The risk of developing drug dependence or abuse is greater for individuals who start using these substances in adolescence or early adolescence than for those who start during adulthood. According to a new report by the Substance Abuse and Mental Health Services Administration (SAMHSA), people who start using substances at a young age are at greater risk of needing treatment later. In 2011, 74 percent of people ages 18 to 30 who were admitted for substance abuse treatment started using substances at 17 or younger. The report also showed that 10.2 percent of those admitted for treatment started using at age 11 or younger.

 

In addition, those who start using substances at a younger age are more likely to be using more than one substance when they are admitted for treatment. More than 78 percent of those admitted who reported starting to use substances at age 11 or younger also reported abusing two or more substances when they started treatment. In contrast, for those who reported starting to use substances at age 25 to 30, less than half as many—30.4 percent—reported abusing two or more substances.

 

“Early to late adolescence is considered a critical risk period for the beginning of alcohol and drug use,” said SAMHSA Administrator Pamela S. Hyde. “Knowing the age a person starts the use of a substance can inform treatment facilities so that they can better provide timely and appropriate prevention and treatment programs.”

 

SAMHSA manages several grant programs intended to prevent alcohol and drug use among youth. Among those are the Partnerships for Success grant program, which is designed to address two of the nation’s top substance abuse prevention priorities: underage drinking among persons aged 12 to 20 and prescription drug misuse and abuse among persons aged 12 to 25. In partnership with the Office of National Drug Control Policy, SAMHSA also manages the Drug Free Communities Support Program, which works to reduce substance use among youth.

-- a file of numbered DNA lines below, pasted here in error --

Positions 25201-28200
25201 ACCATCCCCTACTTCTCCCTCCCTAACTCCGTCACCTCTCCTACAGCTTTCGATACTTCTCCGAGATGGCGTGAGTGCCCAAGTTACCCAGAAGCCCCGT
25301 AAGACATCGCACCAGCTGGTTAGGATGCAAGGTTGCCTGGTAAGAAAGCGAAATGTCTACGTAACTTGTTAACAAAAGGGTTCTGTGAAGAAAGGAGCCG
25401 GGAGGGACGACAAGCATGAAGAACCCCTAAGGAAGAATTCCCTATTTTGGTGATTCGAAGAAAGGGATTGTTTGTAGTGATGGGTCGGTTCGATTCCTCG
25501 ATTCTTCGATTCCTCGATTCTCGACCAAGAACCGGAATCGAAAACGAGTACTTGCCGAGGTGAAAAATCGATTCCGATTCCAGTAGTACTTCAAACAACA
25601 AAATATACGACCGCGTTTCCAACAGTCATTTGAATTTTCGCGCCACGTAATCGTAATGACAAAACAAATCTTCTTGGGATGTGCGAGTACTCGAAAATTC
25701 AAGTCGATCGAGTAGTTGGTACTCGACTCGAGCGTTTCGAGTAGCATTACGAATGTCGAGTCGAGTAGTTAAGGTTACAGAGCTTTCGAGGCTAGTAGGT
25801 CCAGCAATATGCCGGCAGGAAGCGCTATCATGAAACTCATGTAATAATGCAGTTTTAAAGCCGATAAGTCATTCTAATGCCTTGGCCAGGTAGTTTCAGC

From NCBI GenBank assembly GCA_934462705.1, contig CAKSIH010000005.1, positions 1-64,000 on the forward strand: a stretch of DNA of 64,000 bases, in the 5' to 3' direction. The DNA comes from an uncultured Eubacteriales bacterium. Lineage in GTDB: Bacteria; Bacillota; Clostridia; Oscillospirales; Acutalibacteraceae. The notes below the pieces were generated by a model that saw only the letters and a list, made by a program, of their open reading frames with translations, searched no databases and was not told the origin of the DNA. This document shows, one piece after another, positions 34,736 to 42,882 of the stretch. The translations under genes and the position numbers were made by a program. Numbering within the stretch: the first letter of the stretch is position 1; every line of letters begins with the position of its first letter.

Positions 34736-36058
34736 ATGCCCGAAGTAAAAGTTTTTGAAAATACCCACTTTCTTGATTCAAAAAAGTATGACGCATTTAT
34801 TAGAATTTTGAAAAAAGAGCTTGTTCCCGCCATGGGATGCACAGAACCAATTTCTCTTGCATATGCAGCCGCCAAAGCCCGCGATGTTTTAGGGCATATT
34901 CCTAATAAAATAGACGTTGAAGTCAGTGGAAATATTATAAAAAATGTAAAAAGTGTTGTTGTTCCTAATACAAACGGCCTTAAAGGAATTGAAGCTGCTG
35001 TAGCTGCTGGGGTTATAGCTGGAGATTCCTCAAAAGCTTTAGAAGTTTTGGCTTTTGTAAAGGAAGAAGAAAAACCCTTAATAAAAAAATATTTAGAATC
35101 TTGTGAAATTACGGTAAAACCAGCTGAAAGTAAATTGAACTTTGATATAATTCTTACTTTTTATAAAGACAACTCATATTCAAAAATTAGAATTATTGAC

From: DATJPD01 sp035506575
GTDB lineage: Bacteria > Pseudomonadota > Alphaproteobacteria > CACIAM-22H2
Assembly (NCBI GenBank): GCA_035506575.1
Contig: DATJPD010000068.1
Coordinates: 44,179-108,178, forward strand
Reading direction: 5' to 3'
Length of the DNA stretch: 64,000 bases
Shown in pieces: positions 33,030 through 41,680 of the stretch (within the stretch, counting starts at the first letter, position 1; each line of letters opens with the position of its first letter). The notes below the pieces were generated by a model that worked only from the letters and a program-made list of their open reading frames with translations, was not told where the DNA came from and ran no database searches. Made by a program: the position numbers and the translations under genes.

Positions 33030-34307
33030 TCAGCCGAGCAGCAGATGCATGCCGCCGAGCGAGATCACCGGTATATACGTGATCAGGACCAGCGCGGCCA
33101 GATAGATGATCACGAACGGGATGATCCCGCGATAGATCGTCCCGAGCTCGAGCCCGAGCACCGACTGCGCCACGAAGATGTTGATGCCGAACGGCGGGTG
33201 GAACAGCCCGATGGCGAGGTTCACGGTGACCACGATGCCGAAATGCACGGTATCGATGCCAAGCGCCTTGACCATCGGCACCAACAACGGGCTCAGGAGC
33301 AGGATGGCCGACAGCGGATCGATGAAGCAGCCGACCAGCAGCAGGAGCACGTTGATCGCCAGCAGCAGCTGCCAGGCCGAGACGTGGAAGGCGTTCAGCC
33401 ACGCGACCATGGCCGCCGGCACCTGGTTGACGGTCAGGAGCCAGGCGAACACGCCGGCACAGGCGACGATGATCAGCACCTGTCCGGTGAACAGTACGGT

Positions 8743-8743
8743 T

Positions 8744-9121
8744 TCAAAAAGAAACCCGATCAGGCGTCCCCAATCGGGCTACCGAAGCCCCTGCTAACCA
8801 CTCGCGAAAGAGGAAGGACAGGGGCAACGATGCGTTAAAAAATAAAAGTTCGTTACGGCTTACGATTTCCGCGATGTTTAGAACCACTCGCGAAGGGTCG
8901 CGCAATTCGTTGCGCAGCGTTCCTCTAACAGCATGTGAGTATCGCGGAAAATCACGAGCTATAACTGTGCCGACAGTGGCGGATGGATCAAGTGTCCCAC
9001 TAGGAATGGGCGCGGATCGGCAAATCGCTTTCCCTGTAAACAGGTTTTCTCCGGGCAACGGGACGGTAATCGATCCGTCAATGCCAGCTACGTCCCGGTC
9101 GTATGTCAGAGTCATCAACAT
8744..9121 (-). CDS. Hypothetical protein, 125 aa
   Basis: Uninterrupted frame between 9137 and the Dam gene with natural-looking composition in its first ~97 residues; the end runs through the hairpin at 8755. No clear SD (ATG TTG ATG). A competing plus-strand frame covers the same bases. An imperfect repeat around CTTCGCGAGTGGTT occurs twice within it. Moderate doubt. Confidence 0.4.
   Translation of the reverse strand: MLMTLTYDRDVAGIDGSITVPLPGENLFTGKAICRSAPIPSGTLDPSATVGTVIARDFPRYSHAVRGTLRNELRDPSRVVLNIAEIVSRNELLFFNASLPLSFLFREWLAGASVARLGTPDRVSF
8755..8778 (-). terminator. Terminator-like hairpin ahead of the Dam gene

The report did show that treatment admissions involving substance use at age 25 to 30 had the largest proportions of primary use of heroin (35.3 percent) and prescription pain relievers (33.2 percent) of any group assessed.

 

The report entitled, Age of Substance Use Initiation among Treatment Admissions Aged 18 to 30, is based on data from SAMHSA’s 2011’s Treatment Episode Data Set (TEDS) – a national data system of annual admissions to substance abuse treatment facilities. The report also adds to the literature on this issue pertaining to substance use initiation.

 

The complete report findings are available on the following SAMHSA website:

http://www.samhsa.gov/data/2K14/TEDS142/sr142-initiation-age-2014.htm

 

For more information about SAMHSA visit our website:

http://www.samhsa.gov/


Credit to SAMHSA for this information: The Substance Abuse and Mental Health Services Administration (SAMHSA) is the agency within the U.S. Department of Health and Human Services that leads public health efforts to advance the behavioral health of the nation. SAMHSA’s mission is to reduce the impact of substance abuse and mental illness on America’s communities.

Parents, need help with your teen’s alcohol or drug use?

We’re Here to Help. Call Us Today: 1-855-DRUGFREE (1-855-378-4373)

English and Spanish

Are you feeling overwhelmed, stressed or have a specific question about your child’s drug or alcohol use?  Our Parents Toll-Free Helpline is a nationwide support service that offers assistance to parents and other primary caregivers of children who want to talk to someone about their child’s drug use and drinking. Our trained and caring parent specialists will:

  • Listen to your concerns, challenges, setbacks and emotional turmoil that you have experienced with your child’s substance abuse or addiction
  • Help you outline a course of effective action –  whether it’s prevention, intervention, seeking treatment or supporting recovery – grounded in science-based resources